In The Yiddish Policemen’s Union, Michael Chabon doesn’t waste time getting into the plot. The first paragraph reads
Nine months Landsman’s been flopping at the Hotel Zamenhof without any of his fellow residents managing to get themselves murdered. Now somebody has put a bullet in the brain of the occupant of 208, a yid who was calling himself Emanuel Lasker.
Landsman is our protagonist: a hard-luck cop who’s lost his wife and is experimenting with ever-deeper levels of depression and alcoholism. Lasker’s murder is the case he’ll follow against his better judgment, the orders of his superiors, and the shadowy criminal elements that threaten to maim and murder him.
We know this set-up, and since this is genre fiction we know what will happen: Landsman’s instincts prove correct—the death of Lasker is no normal murder. A tip sends Landsman and his half-Indian, half-Jew partner Berko Shemets to Verbover Island, a stronghold of Jews run like a great big mafia family. It’s here that we find Lasker is really Mendel Shpilman, the lost son of the island’s powerful rabbi. What’s more, many believed Shpilman to be the Tzaddik Ha-Dor—the Messiah, one of whom is born into every generation. Needless to say, Landsman’s investigation takes him into higher and higher echelons of power as he slowly unravels a wide-ranging Verbover conspiracy in which Shpilman’s death plays a central role.
As with the first paragraph, almost all of this 432-page detective novel is quick and cheeky. It’s like Woody Allen doing noir: sharp and cynical, but far too intimately acquainted with humor to ever really get dark. Even when Chabon’s narrating a hellish night in which Landsman contemplates suicide, the energetic prose keeps the medium-boiled cop at a distance. Rather than empathize with Landsman, we pity his woeful self-deprecation.
To aid and abet this manic energy, right up to the last the story continues begetting characters. Within a paragraph Chabon’s precise prose brutally pins each, spreading them wide open; after a few pages most go merrily on their way, never to be heard from again. Here is Chabon describing a reporter Landsman and his partner Shemets run into:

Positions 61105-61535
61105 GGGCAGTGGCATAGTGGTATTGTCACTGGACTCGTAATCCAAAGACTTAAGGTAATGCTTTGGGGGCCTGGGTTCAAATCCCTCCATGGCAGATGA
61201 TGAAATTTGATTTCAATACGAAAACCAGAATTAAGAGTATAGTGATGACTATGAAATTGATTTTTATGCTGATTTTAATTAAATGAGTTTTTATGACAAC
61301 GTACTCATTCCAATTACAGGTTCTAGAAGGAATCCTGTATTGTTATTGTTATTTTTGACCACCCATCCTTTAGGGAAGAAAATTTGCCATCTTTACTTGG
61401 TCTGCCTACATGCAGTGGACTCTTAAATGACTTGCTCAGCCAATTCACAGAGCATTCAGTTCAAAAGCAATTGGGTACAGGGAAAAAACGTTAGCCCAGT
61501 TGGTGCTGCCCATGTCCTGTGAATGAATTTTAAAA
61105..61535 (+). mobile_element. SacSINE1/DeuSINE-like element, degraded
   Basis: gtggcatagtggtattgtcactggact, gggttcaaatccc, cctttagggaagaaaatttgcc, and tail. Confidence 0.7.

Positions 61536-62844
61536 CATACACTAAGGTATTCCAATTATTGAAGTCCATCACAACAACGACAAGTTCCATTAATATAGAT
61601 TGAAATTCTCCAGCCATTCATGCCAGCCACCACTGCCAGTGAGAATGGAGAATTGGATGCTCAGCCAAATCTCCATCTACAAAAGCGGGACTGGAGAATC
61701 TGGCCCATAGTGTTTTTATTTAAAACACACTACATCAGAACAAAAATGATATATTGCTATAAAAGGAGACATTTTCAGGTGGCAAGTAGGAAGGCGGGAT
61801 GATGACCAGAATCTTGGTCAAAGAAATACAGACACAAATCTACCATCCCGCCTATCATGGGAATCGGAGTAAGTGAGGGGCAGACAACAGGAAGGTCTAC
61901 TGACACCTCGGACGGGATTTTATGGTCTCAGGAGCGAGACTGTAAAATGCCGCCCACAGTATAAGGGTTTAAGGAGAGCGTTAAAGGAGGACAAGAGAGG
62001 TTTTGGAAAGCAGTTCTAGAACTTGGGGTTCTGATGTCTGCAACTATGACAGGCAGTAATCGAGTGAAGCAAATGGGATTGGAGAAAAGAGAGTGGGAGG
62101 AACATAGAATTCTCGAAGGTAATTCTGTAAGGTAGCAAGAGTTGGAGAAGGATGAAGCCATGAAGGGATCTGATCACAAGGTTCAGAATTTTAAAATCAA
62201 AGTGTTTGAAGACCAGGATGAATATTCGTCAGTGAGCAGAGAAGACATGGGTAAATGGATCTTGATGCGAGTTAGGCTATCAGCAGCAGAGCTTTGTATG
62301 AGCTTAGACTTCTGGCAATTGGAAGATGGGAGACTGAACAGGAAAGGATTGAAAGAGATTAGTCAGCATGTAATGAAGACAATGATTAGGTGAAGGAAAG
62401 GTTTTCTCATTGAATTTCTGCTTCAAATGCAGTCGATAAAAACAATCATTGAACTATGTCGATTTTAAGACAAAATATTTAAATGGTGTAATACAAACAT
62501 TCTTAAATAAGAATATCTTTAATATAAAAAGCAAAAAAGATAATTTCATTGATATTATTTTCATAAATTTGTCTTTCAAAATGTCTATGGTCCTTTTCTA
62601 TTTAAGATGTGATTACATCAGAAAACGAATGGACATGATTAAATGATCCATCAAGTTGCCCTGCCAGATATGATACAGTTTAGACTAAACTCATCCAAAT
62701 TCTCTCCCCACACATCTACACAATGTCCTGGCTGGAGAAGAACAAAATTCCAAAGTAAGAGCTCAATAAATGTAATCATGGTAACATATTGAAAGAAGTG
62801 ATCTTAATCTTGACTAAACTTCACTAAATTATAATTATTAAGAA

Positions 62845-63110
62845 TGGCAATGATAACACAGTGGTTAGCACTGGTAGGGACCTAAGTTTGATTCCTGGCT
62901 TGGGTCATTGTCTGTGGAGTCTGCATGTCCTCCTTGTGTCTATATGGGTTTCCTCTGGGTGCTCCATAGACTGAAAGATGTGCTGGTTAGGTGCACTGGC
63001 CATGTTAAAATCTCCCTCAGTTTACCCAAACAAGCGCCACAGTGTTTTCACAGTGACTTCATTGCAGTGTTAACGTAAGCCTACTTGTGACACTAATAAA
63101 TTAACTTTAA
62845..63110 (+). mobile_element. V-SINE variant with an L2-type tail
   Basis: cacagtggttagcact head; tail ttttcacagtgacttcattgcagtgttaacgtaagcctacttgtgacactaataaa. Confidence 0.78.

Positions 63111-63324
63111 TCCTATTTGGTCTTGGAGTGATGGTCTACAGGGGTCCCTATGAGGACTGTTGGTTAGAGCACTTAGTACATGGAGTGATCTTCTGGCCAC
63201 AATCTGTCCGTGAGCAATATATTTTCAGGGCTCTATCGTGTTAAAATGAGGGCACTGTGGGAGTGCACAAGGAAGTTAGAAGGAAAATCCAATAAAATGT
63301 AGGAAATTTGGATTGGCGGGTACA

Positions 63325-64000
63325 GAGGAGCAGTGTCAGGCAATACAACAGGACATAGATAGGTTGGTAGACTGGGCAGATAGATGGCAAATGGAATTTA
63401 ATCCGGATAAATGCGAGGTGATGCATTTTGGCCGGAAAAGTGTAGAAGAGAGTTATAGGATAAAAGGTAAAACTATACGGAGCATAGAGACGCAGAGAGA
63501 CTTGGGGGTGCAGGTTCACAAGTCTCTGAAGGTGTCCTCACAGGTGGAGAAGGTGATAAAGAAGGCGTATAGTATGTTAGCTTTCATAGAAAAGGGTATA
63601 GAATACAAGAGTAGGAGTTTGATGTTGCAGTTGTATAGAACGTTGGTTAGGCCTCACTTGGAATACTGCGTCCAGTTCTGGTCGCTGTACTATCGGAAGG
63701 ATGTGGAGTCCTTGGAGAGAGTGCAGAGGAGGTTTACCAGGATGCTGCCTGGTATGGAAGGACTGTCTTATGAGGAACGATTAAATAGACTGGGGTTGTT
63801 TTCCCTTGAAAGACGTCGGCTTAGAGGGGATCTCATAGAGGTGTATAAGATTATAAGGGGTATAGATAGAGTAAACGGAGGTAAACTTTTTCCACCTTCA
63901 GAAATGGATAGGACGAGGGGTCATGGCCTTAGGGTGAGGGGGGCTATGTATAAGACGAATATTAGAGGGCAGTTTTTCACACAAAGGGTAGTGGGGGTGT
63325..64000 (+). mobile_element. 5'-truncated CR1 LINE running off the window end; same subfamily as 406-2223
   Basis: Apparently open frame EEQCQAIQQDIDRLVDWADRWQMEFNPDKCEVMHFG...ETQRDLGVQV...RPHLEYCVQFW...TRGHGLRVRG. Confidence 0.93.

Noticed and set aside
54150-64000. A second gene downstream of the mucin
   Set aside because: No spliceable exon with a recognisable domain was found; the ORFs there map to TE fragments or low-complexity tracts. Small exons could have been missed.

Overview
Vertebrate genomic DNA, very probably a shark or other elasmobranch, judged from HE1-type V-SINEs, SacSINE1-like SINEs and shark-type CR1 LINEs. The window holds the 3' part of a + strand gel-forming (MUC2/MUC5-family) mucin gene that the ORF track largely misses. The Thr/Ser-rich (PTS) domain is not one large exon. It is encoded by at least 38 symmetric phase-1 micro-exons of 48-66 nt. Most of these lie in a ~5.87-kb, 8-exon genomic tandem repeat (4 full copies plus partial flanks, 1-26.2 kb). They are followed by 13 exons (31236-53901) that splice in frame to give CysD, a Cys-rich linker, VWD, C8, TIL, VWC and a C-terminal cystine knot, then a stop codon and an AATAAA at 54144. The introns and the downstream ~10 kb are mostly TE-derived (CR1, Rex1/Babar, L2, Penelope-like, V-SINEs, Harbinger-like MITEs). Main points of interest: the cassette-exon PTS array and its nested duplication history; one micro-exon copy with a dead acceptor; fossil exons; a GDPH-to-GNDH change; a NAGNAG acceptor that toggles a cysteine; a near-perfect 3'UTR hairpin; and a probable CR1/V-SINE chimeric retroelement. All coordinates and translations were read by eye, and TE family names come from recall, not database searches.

Brennan studied German in college and learned his Yiddish from some pompous old German at the Institute, and he talks, somebody once remarked, “like a sausage recipe with footnotes.” A heavy drinker, unsuited by temperament to long twilight and rain.
And then, a mere four pages later, Mrs. Kalushiner, the proprietress of the city’s most degenerate bar:
The heavy steel door swings open with a groan, revealing Mrs. Kalushiner, dressed to go to shul or a job at the bank, in a gray skirt suit and black pumps, with her hair done up in pink foam rollers. In her hand she carries a paper cup filled with a liquid that looks like coffee or maybe prune juice. Mrs. Kalushiner chews tobacco. The cup is her constant if not sole companion.
In The Yiddish Policemen’s Union, Chabon’s fine writing is not limited to character descriptions. The entire book is redolent with fresh, imaginative prose, and often Chabon’s imagery doesn’t merely put a pretty picture in one’s head but also secretes surprising complexity. When we come upon a group of Verbover girls “hobbled by their long skirts,” Chabon describes them as “vehement and clannish as schools of philosophy.” Not only does this description elegantly capture the cliquism of teenage girls, it goes us one better, as the “schools of philosophy” brings to mind the staid, prudish flavor of these Verbover girls. (And the quote even doubles back to comment on philosophers.) Throughout, Chabon’s prose continually exhibits this precision, at once carefully polished yet also unfailingly sharp.
Chabon’s storytelling displays equally nimble writing. Although obviously managed so that twists and revelations pop up at just the right moments, the whole thing feels organic. The narration balances between too pedantic and too obscure, and despite the proliferation of characters, clues, and details, the bulk never feels unwieldy. The only exception is the novel’s unfortunate last thirty pages—the full extent of the conspiracy already revealed, these final pages in which Chabon reveals Shpilman’s murderer feel like an overly long, unwanted coda that strangely diminishes the intensity of the book’s showpiece criminal enterprise.
Into this plot Chabon builds a poignant heart, as the centerpiece relationship between Landsman and his ex-wife Bina sizzles with intensity. Not far into the book Bina becomes Landsman’s commanding officer, and Chabon combines their careful dance around the facts of their disintegrated marriage with Landsman’s attempts to get Bina, as his boss, to sign on to his seemingly dead-end investigation. In their back-and-forth Chabon manages to make their smoldering feelings for one another project into their workplace battles, and vice versa, until it’s all one big movie. To this, Chabon seamlessly weds the larger conspiracy, as in this scene, where Bina and Landsman are discussing the recently deceased Mendel Shpilman:
“I guess the idea is that the Tzaddik Ha-Dor could be anyone,” [says Landsman.]
“He is despised and rejected of men,” Bina says, or rather, recites. “A man of sorrows and acquainted with grief.”
“That’s what I’m saying,” says Landsman. “Anyone. A bum. A scholar. A junkie. Even a shames.”
“I guess it could be,” Bina says. She works it out in her mind, the road from wonder-working prodigy of the Verbovers to murdered junkie in a flophouse on Max Nordau Street. The story adds up in a way that appears to sadden her. “Anyway, I’m glad it isn’t me.”
“You don’t want to redeem the world anymore?”
“Did I used to want to redeem the world?”
“I think that you did, yes.”